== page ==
SHORTZ: All right, Lena. Every answer today is a word, name or phrase in which the only consonants are L and T, repeated as often as necessary. All the other letters are vowels. For example, if I gave you the clue add up, you would say total.
SHORTZ: Number one is opposite of big.
SHORTZ: That's it. Coffee made with hot, steamed milk.
SHORTZ: That's it. Name, as of a book or movie.
SHORTZ: That's it. Here's your next one - to dole out.
PORELL: Dole out...
SHORTZ: It means to - or to apportion.
SHORTZ: Allot - good. A sweepstakes game.
SHORTZ: Well, almost. That has an R in it.
SHORTZ: Lotto is it. Good. A for-rent sign - it's a two-word answer. It's a sign this means for rent.
PORELL: To let.
SHORTZ: To let - good. A lavatory.
SHORTZ: That's it. A place to insert an electric plug.
SHORTZ: No holds barred. This is a hyphenated word - no holds barred.
PORELL: No holds bar...
SHORTZ: And it might mean, if you give your maximum effort, you go...
PORELL: All out.
SHORTZ: All out is it. How about this? You're looking for a three-word phrase that means prevaricate or to fib.
GARCIA-NAVARRO: They said this about George Washington.
SHORTZ: Oh, save that answer. Yeah.
PORELL: OK (laughter).
SHORTZ: What did George Washington never do?
PORELL: He never - tell a lie.
SHORTZ: Tell a lie is it. Yes. To excite the imagination - starts with a T.
PORELL: Oh, starts with a T - tittle.
SHORTZ: Yeah. Just add ate at the end.
PORELL: Tittle tale.
SHORTZ: Oh, I'm going to - it's titillate.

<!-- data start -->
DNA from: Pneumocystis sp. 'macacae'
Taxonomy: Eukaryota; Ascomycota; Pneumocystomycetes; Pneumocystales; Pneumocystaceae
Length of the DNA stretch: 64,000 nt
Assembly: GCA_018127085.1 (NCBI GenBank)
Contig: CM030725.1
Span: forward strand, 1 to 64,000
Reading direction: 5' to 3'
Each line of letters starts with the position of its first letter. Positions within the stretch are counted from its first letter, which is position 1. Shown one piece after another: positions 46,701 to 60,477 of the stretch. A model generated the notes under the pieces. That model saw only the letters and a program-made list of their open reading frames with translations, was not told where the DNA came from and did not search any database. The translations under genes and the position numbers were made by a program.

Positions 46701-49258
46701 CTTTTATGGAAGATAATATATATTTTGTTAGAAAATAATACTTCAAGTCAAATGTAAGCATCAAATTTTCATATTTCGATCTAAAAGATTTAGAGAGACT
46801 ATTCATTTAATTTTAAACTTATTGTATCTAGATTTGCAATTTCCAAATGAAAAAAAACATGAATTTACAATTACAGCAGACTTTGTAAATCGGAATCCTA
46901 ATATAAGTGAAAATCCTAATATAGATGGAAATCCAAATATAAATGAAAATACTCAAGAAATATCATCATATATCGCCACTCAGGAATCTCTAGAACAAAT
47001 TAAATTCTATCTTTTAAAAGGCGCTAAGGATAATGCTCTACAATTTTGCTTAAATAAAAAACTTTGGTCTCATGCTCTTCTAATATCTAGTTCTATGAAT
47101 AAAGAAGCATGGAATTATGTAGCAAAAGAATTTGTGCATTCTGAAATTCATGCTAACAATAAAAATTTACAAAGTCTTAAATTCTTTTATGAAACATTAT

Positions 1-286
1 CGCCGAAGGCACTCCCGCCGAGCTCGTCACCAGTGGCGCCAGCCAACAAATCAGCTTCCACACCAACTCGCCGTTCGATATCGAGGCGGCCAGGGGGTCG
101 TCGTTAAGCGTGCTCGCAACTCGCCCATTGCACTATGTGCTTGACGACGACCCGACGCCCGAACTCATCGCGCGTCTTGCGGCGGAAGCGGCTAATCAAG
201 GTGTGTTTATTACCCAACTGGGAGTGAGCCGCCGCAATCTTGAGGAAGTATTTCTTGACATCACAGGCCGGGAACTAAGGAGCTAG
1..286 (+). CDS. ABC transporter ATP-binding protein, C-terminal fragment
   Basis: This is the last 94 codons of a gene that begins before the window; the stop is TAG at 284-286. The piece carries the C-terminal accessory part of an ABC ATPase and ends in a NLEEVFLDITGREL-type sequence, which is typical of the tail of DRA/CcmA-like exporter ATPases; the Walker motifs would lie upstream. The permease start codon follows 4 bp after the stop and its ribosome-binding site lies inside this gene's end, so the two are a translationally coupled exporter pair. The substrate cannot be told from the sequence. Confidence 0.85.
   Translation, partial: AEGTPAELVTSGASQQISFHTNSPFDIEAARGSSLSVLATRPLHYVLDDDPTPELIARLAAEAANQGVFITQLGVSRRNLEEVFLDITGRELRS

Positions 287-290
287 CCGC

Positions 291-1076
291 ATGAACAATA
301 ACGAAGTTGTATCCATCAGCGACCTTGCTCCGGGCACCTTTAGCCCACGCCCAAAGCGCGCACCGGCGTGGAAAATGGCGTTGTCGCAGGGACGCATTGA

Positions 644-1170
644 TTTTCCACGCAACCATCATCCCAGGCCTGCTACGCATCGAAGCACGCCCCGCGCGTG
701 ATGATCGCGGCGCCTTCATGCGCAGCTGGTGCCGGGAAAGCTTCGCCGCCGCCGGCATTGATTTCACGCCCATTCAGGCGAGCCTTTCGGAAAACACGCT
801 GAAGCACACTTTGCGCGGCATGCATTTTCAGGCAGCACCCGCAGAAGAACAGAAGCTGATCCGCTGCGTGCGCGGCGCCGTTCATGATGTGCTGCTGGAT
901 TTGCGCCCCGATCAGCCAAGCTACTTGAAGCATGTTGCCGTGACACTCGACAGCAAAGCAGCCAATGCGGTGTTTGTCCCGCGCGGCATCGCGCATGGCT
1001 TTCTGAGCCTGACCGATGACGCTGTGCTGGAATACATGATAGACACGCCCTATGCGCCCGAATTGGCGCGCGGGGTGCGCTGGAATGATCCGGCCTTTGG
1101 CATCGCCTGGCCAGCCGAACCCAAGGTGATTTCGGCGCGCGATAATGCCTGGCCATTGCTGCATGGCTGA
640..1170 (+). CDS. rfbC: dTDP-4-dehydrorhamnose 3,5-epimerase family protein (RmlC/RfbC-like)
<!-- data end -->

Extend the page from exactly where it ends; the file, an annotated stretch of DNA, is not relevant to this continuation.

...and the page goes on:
PORELL: Titillate - OK.
SHORTZ: And here's your last one - a snitch.
PORELL: A tattletale.
SHORTZ: There's your tattletale. Good job.
GARCIA-NAVARRO: Good job. How do you feel?
PORELL: A little nervous but pretty good.
GARCIA-NAVARRO: You did really well. And for playing our puzzle today, you'll get a very coveted WEEKEND EDITION lapel pin, as well as puzzle books and games. You can read all about it at npr.org/puzzle. And Lena, which member station do you listen to?
PORELL: 89.1 Arizona Public Media.
GARCIA-NAVARRO: Lena Porell of Tucson, Ariz., thank you so much for playing The Puzzle.
PORELL: Thank you so much.
GARCIA-NAVARRO: All right, Will. What's next week's challenge?
SHORTZ: Yes. Name a Cabinet department, as in department of blank. Rearrange the letters of what goes in the blank to get the brand name of a product you might buy at a drugstore or a supermarket. What is it? So again, a Cabinet department - rearrange the letters to get the brand name of a product you might buy at a drugstore or a supermarket. What product is it?
GARCIA-NAVARRO: When you have the answer, go to our website, npr.org/puzzle, and click on the submit your answer link. Remember, just one entry per person, please. Our deadline for entries is Thursday, May 21, at 3 p.m. Eastern. Include a phone number where we can reach you at about that time. And if you're the winner, we'll give you a call. And you will get to play on the air with the puzzle editor of The New York Times and WEEKEND EDITION'S puzzlemaster Will Shortz.
Thanks so much, Will.
SHORTZ: Thanks, Lulu.
(SOUNDBITE OF MUSIC) Transcript provided by NPR, Copyright NPR.